Happy fairy appeasing day or why sexy bumblebees might be okay on Halloween

Halloween! A time to dress up as monsters, princesses and sultry bumblebees and then go out asking for treats. This also marks the day before NaNoWriMo or National Novel Writing Month. As you might expect, I’ve been outlining, detailing and obsessing over the story I plan to write, but I wanted to take a second and destress, instead letting my mind wander to the concept of this holiday treasured by children and hormonally charged co-eds alike.

Now, me being the novice historian that I am, I ask myself, “What does dressing up like a sexy bumblebee have to do with October 31st?” It’s a bit of a procrastination tactic as I finish my outlining of my NaNo story while the first draft of the Lockwood and Blackfox finale sits in on my desktop, also unfinished, but hell – let’s try answering my question, shall we? Time to take a quick journey down the rabbit hole of half-hearted research into the depths of the internet to find out: can a girl in a foxy bee outfit find a place within Halloween lore?

Let’s start with the word “Halloween” itself. Halloween’s etymology can be broken down using 18th (coming from “hallowed,” as in “holy”) and een (coming from the Scots’ word even, which means “eve”). So, for the Christians, this comes out to mean a holy evening.

Okay, easy enough, but this doesn’t help our Bustful Bombus. As the etymology suggests, the old school Christians used this day to remember martyrs, other Christians and saints. Arthropods need not apply. So we need to go deeper, before Christians co-opted the idea of celebration between Fall and Winter.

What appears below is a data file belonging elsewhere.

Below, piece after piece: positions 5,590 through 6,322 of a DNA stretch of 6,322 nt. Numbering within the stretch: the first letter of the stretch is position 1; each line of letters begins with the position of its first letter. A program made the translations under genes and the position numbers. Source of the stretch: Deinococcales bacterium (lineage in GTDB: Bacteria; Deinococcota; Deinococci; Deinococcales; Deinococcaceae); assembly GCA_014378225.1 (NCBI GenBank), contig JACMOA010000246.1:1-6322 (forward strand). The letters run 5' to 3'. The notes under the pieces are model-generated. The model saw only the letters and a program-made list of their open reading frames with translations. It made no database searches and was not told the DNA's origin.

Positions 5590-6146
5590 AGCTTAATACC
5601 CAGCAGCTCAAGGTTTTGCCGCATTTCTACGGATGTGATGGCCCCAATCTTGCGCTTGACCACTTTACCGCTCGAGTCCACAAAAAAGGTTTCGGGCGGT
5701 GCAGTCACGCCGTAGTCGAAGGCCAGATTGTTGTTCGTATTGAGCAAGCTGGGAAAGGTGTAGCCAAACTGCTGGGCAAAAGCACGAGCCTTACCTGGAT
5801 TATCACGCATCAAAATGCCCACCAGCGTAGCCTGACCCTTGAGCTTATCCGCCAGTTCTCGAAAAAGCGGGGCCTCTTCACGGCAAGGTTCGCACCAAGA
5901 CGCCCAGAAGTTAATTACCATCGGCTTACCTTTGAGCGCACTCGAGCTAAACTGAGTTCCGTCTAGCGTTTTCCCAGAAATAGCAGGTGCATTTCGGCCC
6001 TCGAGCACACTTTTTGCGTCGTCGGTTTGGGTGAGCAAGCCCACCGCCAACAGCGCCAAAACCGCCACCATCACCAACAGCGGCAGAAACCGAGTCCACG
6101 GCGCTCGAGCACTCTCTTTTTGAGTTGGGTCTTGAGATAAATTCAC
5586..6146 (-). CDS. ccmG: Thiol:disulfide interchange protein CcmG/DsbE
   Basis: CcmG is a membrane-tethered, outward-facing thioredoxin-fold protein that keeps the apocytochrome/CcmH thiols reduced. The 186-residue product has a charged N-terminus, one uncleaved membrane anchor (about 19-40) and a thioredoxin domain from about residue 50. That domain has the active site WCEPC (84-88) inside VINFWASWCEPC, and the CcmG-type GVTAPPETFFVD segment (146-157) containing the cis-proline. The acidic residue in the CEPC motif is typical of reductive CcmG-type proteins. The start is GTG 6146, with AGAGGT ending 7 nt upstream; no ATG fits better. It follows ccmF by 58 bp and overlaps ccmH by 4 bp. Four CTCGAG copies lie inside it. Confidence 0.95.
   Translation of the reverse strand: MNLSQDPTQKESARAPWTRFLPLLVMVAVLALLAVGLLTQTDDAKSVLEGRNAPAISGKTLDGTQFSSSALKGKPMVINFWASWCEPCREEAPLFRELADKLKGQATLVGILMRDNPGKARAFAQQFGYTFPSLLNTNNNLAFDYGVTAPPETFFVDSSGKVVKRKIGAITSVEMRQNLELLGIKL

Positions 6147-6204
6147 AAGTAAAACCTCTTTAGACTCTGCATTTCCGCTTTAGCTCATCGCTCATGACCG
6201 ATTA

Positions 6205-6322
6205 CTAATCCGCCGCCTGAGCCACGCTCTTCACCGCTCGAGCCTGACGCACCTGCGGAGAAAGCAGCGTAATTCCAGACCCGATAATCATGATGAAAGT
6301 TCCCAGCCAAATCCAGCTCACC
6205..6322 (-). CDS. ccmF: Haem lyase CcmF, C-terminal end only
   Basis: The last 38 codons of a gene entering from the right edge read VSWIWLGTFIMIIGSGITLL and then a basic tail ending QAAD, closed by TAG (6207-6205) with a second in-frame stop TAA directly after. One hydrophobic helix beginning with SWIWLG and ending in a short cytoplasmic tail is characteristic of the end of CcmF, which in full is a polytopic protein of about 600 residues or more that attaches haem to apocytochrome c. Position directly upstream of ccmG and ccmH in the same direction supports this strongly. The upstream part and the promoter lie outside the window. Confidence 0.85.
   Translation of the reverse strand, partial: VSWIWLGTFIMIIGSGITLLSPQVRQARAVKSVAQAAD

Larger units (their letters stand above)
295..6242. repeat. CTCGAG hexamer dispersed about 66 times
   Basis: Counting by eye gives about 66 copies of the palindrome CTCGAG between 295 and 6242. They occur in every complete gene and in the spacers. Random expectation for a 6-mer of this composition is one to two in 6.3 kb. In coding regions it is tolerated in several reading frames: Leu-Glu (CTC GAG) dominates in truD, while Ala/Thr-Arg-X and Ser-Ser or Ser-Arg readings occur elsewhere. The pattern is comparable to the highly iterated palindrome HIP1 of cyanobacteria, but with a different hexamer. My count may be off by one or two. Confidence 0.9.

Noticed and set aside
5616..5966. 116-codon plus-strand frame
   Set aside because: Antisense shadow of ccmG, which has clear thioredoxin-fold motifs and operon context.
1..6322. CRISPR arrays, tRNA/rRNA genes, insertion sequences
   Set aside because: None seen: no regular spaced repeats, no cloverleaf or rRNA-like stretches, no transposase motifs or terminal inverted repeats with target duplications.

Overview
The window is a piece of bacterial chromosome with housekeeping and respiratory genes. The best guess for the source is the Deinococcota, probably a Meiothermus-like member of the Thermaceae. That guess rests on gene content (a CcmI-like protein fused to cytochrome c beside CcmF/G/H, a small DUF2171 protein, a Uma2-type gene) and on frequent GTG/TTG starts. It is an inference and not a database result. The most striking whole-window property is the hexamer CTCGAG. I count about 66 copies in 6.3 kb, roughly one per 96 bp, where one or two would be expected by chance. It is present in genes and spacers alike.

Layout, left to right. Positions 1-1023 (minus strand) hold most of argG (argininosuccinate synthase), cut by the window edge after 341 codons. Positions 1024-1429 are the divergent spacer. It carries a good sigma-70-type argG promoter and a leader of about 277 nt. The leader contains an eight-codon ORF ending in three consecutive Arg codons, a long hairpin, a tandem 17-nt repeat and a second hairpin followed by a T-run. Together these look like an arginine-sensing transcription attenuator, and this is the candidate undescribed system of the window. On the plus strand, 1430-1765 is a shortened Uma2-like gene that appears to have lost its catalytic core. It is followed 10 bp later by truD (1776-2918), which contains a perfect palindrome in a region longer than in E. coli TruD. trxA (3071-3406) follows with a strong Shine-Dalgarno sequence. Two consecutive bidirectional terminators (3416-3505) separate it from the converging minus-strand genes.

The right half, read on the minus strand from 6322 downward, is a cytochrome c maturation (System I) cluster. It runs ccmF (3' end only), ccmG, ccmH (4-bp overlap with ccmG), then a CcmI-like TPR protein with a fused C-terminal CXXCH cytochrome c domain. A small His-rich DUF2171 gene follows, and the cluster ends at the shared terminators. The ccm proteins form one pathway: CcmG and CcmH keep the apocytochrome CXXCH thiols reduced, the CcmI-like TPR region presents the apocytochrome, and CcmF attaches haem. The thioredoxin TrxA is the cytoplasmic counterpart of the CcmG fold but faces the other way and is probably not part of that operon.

Unfortunately, this is where things get a little touch and go for historians. No one can definitively nail down where the Christians could have taken Halloween from, or if they just thought the whole affair up on their own. Of course, there is Christianity’s track record on holiday conversions, and some pretty compelling evidence of pre-Christan Western European traditions centered around the end of October. One of these, Samhain, is particularly interesting, and may suit our needs.

Gaelic Samhain was a festival marking the end of harvest and the beginning of winter. Unlike today with our fiberglass insulation and central heating, winters during the days of Samhain royally sucked. People got sick, animals died and precious food stores, required to survive to see the spring, sometimes went bad. So, without refrigerators or modern medicines, the ancient Gaelic people turned to mythologies and ritual.

According to the Gaelic people, the main culprits for the horrible things happening during the winter were the Aos Sí, or Fairies. These Aos Sí were basically spirits and forgotten gods who liked to create mischief, like killing a baby in its sleep, or plaguing livestock. You know, good ol’ harmless Aos Sí antics. A lot of the stuff people did back then was to placate them and to make sure they didn’t stir shit up. This would include imbibing potions, putting out offerings, going door to door, dressing up and reciting chants. Sound familiar?

Dressing up to look like Aos Sí in order to garner their favor to avoid death and sickness? Sounds like Trick-or-Treating to me. Of these house-goers, there had to have been at least a couple chicks who dressed up as things with wings with some midriff, lookin’ for a lil’ something more than fairy favor.

Okay so that’s a stretch. People living in fear of the Aos Sí giving them the pox is not really the same as a girl in a short yellow skirt getting sloppy at your cousin’s college party. But hey, when she pukes and gets sent home in a cab, maybe it wasn’t just her drinking too much. Maybe she also got a little bit o’ the fairy magic in her from an Aos Sí who wanted to keep the party going. Okay back to writing.

Happy Samhain!

– Stephan McLeroy

Stephan is not only an aspiring author but works with creatives to help them acheive success in life and project management as well. If you are interested in Stephan's time and project management consultation or ghost writing services, please email contact@stephanmcleroy.com

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